I was speaking with my new team of teachers about collaboration and what it looked like for them at previous schools. The responses shared were not at all what I had hoped. I’m not sure what it is about the teacher mindset, but we sometimes forget how much power comes from conversation with others. Why is it that doors are closed and ideas are “secret”? Are we all not working towards the same goal to “Better OUR students for the future”? Notice I capitalized ‘our’ because yes, they are all ours. No one can change the world on their own. We have to come together, unite and work as one. Here are a few things my team tries to do to improve collaboration:
Schedule Meetings Accordingly
When your team prepares for planning dates, be sure to have a calendar out and an idea in mind. Make sure that everyone is on the same page with time, location, and some possible agenda items you plan to discuss. If it is a meeting where a decision needs to be made, share that information prior to the meeting time. People feel less intimidated when they can see where things are going and be somewhat prepared for that journey.
Understand that life happens. Yes, you just sat with your team and scheduled these meetings and sometimes, they do not go exactly as you planned. Be flexible and willing to adapt. Make room for “just in time” planning and “just in time” rescheduling when things don’t work out. At your collaboration meetings, go with the goal in mind and if you don’t get there, know that this is where you would like to start for your next meeting.
Be Honest With Each Other
Vocalize your concerns with your team. If there is something you are unclear about, share it out. If there is a decision that needs to be made and you are not on board, ask for a vote. “Fist to Five” is a great strategy and so is a thumbs up, down, or sideways. Create a way to show how everyone is feeling about the issue that is nonverbal and nonthreatening. Teachers are the most creative people, come up with something that works for you and your teammates.
Laugh often. It does not have to be a serious moment of deeply rooted planning every time you meet. When planning your meetings, plan for a social gathering as well. Step out of the classroom and meet at a restaurant for happy hour or in another part of the school. If you can’t have fun doing what you love, do you really have a love for it? Make time for “getting to know you betters” and find ways to connect with your team. These are the people you will see on a daily basis. The people you want to trust to share students (Check out ClassDojo’s new share feature if you haven’t already!), ideas, and values with. Take some time to create a professional relationship with them.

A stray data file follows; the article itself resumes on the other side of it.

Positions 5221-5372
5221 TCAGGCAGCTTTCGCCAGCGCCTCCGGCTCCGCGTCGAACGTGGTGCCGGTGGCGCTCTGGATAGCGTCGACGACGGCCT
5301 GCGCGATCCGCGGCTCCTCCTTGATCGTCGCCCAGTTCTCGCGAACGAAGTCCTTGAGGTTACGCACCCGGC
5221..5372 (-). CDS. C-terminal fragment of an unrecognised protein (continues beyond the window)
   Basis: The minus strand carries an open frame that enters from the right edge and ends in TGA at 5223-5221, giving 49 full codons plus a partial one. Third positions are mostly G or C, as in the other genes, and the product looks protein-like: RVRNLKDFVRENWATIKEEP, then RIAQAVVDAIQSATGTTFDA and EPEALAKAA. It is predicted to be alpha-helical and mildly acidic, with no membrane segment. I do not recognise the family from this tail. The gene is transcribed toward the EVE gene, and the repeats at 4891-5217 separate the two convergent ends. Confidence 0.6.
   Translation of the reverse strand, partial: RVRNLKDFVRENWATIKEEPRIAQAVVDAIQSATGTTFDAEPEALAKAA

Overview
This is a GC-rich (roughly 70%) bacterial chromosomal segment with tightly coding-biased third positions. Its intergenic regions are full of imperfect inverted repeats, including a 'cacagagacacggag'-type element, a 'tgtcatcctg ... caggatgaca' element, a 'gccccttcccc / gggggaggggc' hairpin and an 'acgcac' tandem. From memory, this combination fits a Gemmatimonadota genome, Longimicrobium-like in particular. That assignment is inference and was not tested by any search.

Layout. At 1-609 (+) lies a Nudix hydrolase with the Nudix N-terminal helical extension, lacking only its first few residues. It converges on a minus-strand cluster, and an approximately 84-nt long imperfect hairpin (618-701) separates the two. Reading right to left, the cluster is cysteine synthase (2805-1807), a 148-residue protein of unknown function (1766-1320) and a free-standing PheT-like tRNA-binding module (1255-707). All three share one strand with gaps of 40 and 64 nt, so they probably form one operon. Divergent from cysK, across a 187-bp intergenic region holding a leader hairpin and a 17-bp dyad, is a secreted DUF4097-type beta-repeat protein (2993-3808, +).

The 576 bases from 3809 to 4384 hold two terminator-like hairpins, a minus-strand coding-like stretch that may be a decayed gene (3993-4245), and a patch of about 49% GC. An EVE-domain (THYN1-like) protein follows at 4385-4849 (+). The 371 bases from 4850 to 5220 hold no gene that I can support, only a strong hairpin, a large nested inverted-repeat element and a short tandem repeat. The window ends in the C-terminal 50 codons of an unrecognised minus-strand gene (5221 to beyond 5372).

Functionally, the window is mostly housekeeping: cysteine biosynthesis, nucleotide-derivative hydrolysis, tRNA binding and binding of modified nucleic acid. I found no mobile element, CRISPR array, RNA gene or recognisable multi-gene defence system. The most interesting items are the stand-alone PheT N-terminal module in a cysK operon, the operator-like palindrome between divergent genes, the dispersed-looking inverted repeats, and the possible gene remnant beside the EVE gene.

The value of relationships is priceless. Working together as a team allows teachers the endless opportunity for growth. This 21st Century school rings loudly in the lessons we teach to our students daily and yet we do not model what that actually looks like. In an effort to reach our common goal, the success for ALL students, let us stand by the words of Helen Keller, “Alone we can do so little, together we can do so much.”
Professional development sessions are great, but often happen only once a month or once a quarter. How can you keep improving your use of technology in the classroom between sessions? For constant professional development, try harnessing the power of social media.
If that opening paragraph scared you, you’re not alone. The idea of social media for professional learning can be intimidating for some people. But take a step back and examine your computer use in your free time. Do you spend your time reading conversations on Reddit? Finding recipes on Pinterest? Sharing photos and status updates on Facebook? All those sites have active teacher communities. So start where you are!
While you’re on Facebook looking at your friend’s baby photos, spend 5 minutes searching for a group of teachers in your city, subject area, or grade level. Don’t be afraid to be a lurker at first. Follow the conversations and see how people interact. Then when you get more comfortable, join the conversation. You’ll find you’ll get a richer experience when you interact.
Another great option you may already use is Edmodo. In addition to communicating with students, Edmodo also is a great space for interacting with other teachers. Think about it, with all those educators in one place, of course they all start talking to each other!
To get started, check out Edmodo’s list of Teacher PD groups. Search the list to find one that interests you and request to join. If you’re looking for advice on a specific device or program, such as ClassDojo, search for the company’s publisher page. Many of them cultivate good communities, or at the very least provide a space to discuss with other teachers.